For baby boomers and seniors, the balance between caring for our elderly and smothering their independence is a very very delicate one. It reminds me of mothering little children – as they learn to walk, the first day at school, the first ride around the block on a bicycle, the first night out in the car. How agonizing that was for me as a parent! Every single step! Parental pride, of course, with each step. But agonizingly difficult! We want our children to grow up and we don’t want to let them go — all at the same time!
The very same tension exists with our elderly and disabled. How much control is too much? Where do we draw the line? Is tending the garden too physically difficult for mom? Is it time to make her stop and maybe build her a little garden on the deck?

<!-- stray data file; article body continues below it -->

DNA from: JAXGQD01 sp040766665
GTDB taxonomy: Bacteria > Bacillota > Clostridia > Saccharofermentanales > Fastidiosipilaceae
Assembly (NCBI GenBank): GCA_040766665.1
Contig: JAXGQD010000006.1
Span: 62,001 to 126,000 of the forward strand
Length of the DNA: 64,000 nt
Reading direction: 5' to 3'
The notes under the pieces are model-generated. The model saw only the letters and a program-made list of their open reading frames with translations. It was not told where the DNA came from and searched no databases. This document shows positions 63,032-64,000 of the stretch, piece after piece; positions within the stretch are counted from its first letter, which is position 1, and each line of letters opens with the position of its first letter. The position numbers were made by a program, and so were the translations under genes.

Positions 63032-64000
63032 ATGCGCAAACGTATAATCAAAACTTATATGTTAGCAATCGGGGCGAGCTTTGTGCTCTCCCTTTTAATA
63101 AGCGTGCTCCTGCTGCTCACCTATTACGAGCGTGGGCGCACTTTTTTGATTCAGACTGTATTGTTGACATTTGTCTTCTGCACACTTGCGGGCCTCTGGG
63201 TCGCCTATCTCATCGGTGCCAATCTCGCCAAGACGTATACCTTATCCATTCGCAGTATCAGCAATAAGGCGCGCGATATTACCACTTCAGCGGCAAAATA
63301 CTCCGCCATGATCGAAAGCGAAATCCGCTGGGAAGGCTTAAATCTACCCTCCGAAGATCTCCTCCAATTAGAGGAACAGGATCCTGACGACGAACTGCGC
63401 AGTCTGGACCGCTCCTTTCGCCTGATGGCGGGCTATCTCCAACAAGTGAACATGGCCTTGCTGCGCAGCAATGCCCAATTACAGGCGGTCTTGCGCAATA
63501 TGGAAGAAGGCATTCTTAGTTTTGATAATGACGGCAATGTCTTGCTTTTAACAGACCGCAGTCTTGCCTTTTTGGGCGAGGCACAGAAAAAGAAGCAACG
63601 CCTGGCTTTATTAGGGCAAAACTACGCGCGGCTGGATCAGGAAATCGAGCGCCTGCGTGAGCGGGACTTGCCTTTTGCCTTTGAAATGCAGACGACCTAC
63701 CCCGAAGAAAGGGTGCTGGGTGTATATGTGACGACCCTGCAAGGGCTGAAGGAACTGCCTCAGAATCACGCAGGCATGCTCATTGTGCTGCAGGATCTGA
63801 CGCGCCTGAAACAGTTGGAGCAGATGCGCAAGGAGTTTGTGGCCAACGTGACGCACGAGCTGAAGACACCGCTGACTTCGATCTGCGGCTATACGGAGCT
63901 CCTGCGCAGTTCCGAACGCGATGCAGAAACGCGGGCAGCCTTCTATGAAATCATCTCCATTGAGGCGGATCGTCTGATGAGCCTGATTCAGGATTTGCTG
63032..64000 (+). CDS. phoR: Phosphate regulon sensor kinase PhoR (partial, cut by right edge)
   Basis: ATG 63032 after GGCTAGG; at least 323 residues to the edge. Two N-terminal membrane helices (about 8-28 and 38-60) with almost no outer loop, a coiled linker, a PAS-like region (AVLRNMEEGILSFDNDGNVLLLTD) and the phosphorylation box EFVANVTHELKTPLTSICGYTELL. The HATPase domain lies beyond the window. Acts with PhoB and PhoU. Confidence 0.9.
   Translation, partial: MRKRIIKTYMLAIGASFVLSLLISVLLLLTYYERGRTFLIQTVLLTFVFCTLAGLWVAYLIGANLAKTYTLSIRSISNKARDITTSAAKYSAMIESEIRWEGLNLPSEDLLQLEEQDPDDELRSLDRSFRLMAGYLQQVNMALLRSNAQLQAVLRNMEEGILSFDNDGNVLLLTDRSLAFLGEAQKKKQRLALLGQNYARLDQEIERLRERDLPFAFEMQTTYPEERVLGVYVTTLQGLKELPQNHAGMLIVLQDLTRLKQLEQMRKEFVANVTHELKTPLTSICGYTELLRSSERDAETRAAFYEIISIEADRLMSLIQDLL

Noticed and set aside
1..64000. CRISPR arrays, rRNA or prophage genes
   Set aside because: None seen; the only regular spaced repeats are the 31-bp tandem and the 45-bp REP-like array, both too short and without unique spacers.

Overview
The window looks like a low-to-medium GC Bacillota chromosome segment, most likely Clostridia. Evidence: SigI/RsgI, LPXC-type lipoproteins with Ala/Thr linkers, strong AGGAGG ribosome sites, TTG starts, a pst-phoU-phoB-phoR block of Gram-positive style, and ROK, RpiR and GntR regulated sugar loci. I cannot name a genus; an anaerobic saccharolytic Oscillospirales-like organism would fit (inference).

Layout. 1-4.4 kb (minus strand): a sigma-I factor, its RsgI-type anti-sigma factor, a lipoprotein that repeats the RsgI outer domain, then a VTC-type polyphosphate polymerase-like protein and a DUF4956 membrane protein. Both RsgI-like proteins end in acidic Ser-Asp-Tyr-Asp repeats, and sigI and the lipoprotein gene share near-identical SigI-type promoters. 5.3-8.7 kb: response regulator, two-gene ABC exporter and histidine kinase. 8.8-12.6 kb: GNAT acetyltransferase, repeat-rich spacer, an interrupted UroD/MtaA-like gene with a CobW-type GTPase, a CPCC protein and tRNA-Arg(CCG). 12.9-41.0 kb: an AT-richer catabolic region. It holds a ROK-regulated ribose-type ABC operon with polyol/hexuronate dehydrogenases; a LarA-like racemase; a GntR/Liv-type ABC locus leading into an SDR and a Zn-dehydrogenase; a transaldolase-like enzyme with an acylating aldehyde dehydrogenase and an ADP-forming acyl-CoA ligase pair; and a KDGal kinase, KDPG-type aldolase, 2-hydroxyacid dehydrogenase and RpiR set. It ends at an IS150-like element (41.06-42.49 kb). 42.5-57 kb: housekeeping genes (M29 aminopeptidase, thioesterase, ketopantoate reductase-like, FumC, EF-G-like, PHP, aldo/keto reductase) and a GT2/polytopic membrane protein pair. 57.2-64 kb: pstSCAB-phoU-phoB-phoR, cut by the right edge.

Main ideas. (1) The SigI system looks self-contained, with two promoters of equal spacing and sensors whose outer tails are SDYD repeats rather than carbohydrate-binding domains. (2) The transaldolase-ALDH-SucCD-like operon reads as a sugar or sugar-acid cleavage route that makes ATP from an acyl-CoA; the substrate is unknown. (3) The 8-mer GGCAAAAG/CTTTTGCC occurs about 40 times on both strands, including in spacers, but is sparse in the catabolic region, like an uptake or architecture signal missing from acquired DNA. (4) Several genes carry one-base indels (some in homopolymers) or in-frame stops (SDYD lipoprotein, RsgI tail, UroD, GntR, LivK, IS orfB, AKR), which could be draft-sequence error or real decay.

With my legally blind husband, I have faced these issues almost daily. How much coddling is protection and how much interferes with his independence? Do I really want him to be that dependent on me? Gradually I have let go. Very gradually. But it is necessary. He must be allowed to live his life without a day full of nagging from me — even when I am afraid for him.
Yes, Susan, after your comment about your 80 year old dad buying himself a bicycle for transportation, I have been pondering this issue. How delightful that your dad thought about the bicycle! I just love that! And can see him now, pedaling down the street! If you have ever visited Key West, Florida, you know all those 80 and 90 year olds ride their bicycles everywhere, often with a poodle in the bicycle basket. They seem to be having a fabulous time!
Yes, we must perform the common sense safety precautions, as we did with our children, but then, we have to let go. And it’s no easier with our parents or disabled spouses than it was with our children. But let go we must. And we will.